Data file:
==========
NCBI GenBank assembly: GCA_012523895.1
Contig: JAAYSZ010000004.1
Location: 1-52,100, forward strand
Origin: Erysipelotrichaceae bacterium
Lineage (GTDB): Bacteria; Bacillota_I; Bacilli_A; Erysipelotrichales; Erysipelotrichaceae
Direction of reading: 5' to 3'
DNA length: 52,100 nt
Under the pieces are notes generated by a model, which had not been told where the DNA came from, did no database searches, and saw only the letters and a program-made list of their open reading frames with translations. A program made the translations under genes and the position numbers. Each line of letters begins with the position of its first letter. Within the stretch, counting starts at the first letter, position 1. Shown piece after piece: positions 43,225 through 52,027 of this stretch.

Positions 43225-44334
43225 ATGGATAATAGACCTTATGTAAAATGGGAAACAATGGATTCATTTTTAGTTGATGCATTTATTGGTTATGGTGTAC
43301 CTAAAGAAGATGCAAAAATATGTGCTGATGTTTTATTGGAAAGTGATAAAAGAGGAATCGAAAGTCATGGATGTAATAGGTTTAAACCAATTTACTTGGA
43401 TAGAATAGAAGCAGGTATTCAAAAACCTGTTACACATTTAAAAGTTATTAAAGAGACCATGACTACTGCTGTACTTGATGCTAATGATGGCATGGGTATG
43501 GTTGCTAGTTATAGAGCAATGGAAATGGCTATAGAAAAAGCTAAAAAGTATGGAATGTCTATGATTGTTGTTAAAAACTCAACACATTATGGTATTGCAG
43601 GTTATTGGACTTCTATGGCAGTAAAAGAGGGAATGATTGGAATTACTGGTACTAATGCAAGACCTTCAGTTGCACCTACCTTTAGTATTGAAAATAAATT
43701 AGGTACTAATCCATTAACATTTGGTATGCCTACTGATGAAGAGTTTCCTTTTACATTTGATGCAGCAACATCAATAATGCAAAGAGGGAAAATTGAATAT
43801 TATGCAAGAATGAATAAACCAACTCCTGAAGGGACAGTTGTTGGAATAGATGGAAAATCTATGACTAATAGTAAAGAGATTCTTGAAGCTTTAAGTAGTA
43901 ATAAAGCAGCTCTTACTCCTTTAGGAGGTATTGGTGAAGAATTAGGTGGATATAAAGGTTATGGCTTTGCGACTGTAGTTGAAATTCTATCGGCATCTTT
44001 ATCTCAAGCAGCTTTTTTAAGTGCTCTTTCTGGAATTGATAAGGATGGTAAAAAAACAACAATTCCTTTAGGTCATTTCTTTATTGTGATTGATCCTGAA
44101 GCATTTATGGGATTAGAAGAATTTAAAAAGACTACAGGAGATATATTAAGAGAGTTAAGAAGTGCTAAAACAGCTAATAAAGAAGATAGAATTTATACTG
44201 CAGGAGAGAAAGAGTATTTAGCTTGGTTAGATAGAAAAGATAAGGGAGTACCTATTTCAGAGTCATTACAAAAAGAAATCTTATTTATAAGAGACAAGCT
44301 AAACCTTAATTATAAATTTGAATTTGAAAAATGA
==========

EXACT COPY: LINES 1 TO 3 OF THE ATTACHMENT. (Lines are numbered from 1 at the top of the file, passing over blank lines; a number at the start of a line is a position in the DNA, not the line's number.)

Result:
NCBI GenBank assembly: GCA_012523895.1
Contig: JAAYSZ010000004.1
Location: 1-52,100, forward strand